Start with the vertical line; place your centerpiece exactly by the horizontal line the fold at the line, right side up while still centered over the vertical line. A scant ½” down, place your next piece and pin in place, this distance has to be the same all around your star so it’s very important you keep it still. In my photo below, you can see my reference pile next to it. =)
Place the rest of the pieces a scant 1/4″ down from each other’s edges and pin in place. Try to keep this measurement the same all around your star since your star will be wonky otherwise.
Repeat for the other side of the line until you have this. Make sure the top pieces on each side touch but don’t overlap. This is very important.
Draw a line in the middle of your pieces (5″ in from the edge) using a disappearing marker and sew along the line using your walking foot – otherwise you risk your pieces shifting. Choose a thread that blends in nicely with your bottom fabric (in my case, the solid green) because it will be most visible there.
Remove the pins from your first row so you can flip the fabric from side to side. Complete your second row using the exact same measurements, carefully folding away the already stitched in place row and keeping your top piece touching them, but not overlapping, like this.
Draw your centerline with the disappearing marker and sew in place. This time you have to first sew one side, and then the other so backstitch a few stitches in the center.
Now we’ve come to the diagonal rows. This is where it get’s a little bulky but as long as you take your time to make sure that the center of your top fabric really meet the others without overlapping, you will be able to get a beautiful star.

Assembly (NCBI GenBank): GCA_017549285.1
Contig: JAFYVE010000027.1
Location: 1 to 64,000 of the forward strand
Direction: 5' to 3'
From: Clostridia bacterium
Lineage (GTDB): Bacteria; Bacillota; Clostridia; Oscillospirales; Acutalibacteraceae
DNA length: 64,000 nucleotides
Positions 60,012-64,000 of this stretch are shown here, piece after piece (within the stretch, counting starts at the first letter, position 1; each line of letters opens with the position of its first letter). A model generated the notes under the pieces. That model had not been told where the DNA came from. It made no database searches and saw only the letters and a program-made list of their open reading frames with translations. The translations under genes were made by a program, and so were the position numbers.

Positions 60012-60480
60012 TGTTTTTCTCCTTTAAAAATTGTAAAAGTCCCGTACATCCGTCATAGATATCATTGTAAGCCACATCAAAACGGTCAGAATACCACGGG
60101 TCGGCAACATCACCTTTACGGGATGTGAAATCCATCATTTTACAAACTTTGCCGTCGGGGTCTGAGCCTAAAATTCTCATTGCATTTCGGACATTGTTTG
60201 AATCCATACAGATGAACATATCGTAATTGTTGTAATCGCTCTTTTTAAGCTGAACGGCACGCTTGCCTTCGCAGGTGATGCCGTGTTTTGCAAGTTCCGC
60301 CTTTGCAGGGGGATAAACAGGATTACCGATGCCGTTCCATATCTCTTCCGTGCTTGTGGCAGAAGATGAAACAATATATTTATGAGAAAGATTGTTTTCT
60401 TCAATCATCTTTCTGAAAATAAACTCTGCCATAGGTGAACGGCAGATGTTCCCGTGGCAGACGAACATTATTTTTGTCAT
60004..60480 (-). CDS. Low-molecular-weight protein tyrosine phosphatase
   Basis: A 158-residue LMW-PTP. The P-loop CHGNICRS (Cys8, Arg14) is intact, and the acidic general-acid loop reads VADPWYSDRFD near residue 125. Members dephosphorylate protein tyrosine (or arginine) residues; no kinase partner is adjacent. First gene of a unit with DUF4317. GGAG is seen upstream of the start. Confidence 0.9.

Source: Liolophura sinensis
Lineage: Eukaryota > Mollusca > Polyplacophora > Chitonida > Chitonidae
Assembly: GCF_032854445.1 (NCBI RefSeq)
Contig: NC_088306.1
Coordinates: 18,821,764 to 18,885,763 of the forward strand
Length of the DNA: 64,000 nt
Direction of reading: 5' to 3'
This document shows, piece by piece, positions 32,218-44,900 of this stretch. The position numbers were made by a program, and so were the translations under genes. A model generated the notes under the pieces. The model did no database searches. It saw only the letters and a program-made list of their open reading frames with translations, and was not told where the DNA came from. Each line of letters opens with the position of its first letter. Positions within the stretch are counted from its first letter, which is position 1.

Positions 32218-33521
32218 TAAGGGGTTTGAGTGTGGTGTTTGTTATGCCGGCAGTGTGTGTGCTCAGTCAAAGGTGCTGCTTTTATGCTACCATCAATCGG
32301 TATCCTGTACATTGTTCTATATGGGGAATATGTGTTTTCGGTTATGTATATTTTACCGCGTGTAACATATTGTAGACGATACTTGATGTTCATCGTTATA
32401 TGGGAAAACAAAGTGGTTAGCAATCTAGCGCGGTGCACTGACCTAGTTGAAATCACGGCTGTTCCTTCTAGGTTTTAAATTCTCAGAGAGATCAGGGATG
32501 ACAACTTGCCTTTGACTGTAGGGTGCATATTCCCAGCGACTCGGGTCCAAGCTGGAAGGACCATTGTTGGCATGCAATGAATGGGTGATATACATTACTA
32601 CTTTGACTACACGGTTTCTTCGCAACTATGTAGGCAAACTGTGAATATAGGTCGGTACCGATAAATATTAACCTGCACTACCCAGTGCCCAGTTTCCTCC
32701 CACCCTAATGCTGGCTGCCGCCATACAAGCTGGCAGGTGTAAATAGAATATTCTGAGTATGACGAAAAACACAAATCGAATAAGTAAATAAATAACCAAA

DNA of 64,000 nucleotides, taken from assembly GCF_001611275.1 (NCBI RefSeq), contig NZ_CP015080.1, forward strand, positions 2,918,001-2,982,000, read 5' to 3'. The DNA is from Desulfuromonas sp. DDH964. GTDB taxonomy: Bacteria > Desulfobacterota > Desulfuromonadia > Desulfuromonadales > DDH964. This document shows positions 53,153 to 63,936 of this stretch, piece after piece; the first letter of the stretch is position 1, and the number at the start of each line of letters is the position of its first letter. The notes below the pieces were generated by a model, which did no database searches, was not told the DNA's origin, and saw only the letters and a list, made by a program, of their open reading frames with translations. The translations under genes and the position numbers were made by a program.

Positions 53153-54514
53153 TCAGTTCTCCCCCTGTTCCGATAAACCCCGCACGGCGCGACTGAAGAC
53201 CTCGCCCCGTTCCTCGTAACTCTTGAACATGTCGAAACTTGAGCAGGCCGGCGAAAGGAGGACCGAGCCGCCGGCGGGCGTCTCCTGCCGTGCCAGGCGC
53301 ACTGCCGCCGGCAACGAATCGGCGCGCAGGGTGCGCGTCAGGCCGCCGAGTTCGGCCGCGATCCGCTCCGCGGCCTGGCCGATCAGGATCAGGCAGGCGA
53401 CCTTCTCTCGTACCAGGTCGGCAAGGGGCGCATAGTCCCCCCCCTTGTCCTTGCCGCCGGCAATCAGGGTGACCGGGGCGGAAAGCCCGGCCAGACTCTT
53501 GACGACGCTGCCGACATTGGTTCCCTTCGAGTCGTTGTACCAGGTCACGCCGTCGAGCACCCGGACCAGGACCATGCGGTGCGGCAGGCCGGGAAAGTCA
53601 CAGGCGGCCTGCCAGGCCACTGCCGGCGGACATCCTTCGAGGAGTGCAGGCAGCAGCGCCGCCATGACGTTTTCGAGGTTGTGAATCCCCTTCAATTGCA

Do this for all 4 diagonal lines. Draw a centerline (you can draw it from the middle fold to the drawn line on your background fabric) and sew in place. Voila! You’ve sewn all of your pieces in place. Now it is time for folding! =)
Step 7 – Folding your star
This step might seem complicated but it really isn’t, it just requires patience and maybe one or two practice folding rounds. So the first time, you might want to just pin in place and see where that leaves you because it can be a little tricky to get the folds even the first time.
Many of the written descriptions below can seem very confusing, however, just click the photo below them and enlarge it and it should become crystal clear what I’m trying to get across. =)
Separate two piles of fabric by flipping them to the sides, like this.
Starting on your right hand side, take the top piece, fold it over, wrong side towards wrong side so you get a triangle with a little leftover at the bottom. Enlarge the photo below and you’ll see exactly what I mean.